Woody Hodgson is still doing executive recruiting in Japan or at least was until a year or so ago. He's a great guy, he wasn't involved in the TPC as much in those days, but would always be around for some of the big meetings. Woody did hang out at the TWICS meetings that met on some Saturday of the month. Wonderful person, tried to place me in some jobs but it never panned out.

Patrick Hochner was very active in the early days, but quit by 1990. Me and my wife had dinner with Patrick and his wife at their house in Tachikawa once when I visited Japan, could have been around '92 or so. He was planning on trying to cash out of Japan and head back to France and buy a castle (so he said). I hope he got some cash out of there before the economy collapsed. Great guy, like most others in the TPC. [Louise Bremner: He's now working in California (did he say he was living in Los Angeles, or was I confused?), but comes back to Tokyo regularly. I saw him several weeks ago--even have pictures of him playing Go (another shock, for those who know he stopped playing years ago...).] [Patrick Hochner moved out of translation into software contracts. He was handling Apogee and 3D Realms games and some other products.]

Burt Bloom, freelance writer and good friend of Wick Smith. Both Wick and Burt had Apricot computers that they used Word Perfect on. Later they would switch to IBM computers, but they would run Word Perfect on them as well. The Apricot computers were very cool, one of the first black computers that I had seen (Kaypro computers were black also, I had a Kaypro laptop...still do somewhere).

Don Hooton, worked for IBM...the old IBM. Great guy that used Lotus 123 a lot, and previously programmed in assembler on the mainframe, but since dropped that and didn't want to program at all anymore, but loved to use his computer. Certainly belonged to the American Club, because he treated me to lunch there on several occasions. Was almost retired when I left.

Dick Talley, worked for Hughes Aircraft on some type of secret project that he could never talk about. Lived at the Homat over in Roppongi (I think the Imperial). Really nice wife, who had a grand piano in their living room. She used to cook me escargot and would have it if I went over to help Dick out with his computer. They also took me over to the Officer's Club to eat on some occasions, which was pretty fancy...

Stovey Brown and another guy named Doug at IBM APG. I used to love and go over to the glass/plastic pool that Bob Dylan did a music video at during the '80s, it was located at a hotel close to the APG building. These guys gave me the first copy of RBBS, the original software the TPC ran on, and could have been what it was running when I gave it to Maynard. I switched over to a commercial BBS package called PC Board, but I don't think that was until after I got back to the States.

Pablo Muller of the Spanish Tourist Office was an early member, didn't attend too much, but was good friends of the Captain (the Captain spoke Spanish fluently from growing up in South America, where his father was a fairly successful business man). Pablo bought a lot of software for his kids from me, and other American software. Great guy, had at least one beautiful villa in Spain, where I remember a picture in his office at the embassy.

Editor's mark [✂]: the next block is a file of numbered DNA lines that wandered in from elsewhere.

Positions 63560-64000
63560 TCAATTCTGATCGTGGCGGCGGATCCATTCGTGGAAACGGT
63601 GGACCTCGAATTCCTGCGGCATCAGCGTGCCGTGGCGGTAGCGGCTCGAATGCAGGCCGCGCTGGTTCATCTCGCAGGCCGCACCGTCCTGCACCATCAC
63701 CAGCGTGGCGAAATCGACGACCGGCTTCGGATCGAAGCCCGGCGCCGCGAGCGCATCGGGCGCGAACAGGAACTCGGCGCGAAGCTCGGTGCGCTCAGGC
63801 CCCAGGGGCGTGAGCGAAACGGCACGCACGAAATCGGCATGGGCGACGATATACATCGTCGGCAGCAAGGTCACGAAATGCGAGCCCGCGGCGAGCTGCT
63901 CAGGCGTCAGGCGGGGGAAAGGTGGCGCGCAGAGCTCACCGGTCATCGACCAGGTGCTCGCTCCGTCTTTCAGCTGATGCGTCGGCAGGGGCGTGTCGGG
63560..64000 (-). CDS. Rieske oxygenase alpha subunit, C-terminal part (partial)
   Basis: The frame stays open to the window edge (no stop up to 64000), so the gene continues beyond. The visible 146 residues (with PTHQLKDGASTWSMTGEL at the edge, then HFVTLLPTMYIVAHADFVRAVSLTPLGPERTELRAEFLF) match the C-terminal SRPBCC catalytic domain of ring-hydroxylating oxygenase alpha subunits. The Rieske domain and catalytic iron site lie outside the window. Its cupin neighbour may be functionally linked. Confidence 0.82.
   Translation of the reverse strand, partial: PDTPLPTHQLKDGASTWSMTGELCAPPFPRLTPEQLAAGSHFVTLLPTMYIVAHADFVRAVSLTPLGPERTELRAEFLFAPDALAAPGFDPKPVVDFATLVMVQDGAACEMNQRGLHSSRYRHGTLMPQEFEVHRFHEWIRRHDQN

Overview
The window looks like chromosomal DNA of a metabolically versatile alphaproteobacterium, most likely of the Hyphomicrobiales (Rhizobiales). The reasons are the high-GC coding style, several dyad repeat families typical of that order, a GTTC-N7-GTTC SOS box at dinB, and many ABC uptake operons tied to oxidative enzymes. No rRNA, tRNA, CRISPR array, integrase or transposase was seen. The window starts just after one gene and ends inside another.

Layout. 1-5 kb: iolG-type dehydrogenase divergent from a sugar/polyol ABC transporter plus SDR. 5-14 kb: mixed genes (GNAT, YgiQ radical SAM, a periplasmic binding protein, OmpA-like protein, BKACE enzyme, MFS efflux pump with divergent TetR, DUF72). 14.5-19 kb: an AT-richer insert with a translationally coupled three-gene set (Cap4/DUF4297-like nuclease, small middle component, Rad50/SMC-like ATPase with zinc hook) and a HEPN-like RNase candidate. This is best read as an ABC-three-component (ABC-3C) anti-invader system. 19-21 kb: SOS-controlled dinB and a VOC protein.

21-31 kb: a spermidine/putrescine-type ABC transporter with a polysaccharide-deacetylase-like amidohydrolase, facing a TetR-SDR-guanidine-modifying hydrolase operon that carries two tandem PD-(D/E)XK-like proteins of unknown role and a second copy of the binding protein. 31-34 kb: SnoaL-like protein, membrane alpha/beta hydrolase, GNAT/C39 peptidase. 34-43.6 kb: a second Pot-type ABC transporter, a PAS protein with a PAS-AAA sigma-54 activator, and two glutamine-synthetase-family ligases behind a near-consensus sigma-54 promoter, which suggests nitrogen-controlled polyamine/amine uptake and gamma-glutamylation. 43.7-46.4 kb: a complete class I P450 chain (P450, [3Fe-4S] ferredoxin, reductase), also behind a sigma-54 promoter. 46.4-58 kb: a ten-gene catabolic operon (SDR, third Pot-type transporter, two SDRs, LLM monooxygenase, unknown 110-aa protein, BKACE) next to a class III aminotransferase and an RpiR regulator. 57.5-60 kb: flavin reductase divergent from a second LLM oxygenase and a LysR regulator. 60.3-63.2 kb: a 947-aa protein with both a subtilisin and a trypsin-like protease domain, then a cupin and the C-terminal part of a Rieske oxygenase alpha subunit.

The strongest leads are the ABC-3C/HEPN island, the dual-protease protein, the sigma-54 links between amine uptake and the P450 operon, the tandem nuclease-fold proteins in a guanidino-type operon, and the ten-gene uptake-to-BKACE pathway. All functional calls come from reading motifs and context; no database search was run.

Don Hill, a.k.a. Fuji. worked for Kellog (not corn flakes, but oil) and was from Texas. Kept in touch for a long time, has 3 wonderful kids and his family stayed with us in L.A. for several days. Showed me a program written in BASICA that got me to want to program. Was a tremendous help to me, and I used to drive down to Yokohama to hack on the computer with him, copy software, etc...I think between me and Don, we had just about every program written for the PC back then... Fuji attended the TPC the same night that I did, me and him were the new kids on the block. Fuji was a great help and tremendous inspiration to me. Got his nickname because of a goatee he grew which looked like Mt. Fuji, but inverted.

Brent, from the Tokyo Union Church. Great guy who was kind enough to work out a decent deal for the TPC to hold their meetings at a reasonable fee (space is very limited in Japan). I used to help Brent with his computer all the time, he had an original IBM PC. He used Microsoft Word. The one thing about the Church was that while my handle was the Rabbi, I'm not really religious...but musicians always know that you can always find a piano inside a church...sometimes I would go over and play the piano downstairs, and usually always before a TPC meeting, since I was going over there anyway...I always liked to help him out with his computer as he never minded me playing his piano.

Jim Swanner, still in Japan because I exchanged some mail with him not too long ago. Jim was working for the American Technology Group, where the President was Bill Gould. Bill was responsible for the IBM 5550 computer, a huge Japanese word processor that was actually very popular in Japan. Everyone called it the go-go machine. Once I was house sitting at Jim's place and used one of his computers to start a BBS. He didn't get back until a couple weeks later. So I posted a message that the BBS was being taken down...(I didn't always think things out well back then. Jim was pretty pi$$ed at me because he kept getting modems calling his phone for weeks after that, some at odd hours of the night. Jim was one of the first guys to help me understand writing code, and how to finally understand that, "if you copy commercial software, you are a f#@$in' thief". It took me a long time to understand that, but I finally did...after I wrote a lot of software myself...odd how open source is coming around now, ain't it? We always had free software, but never as much as there is now with open source...just the times changing. I worked with both Jim and Bill at ATG, where I learned how to setup and configure the first "network" I had worked with. It was a 3Com server using Ethernet...Jim was a great help to me.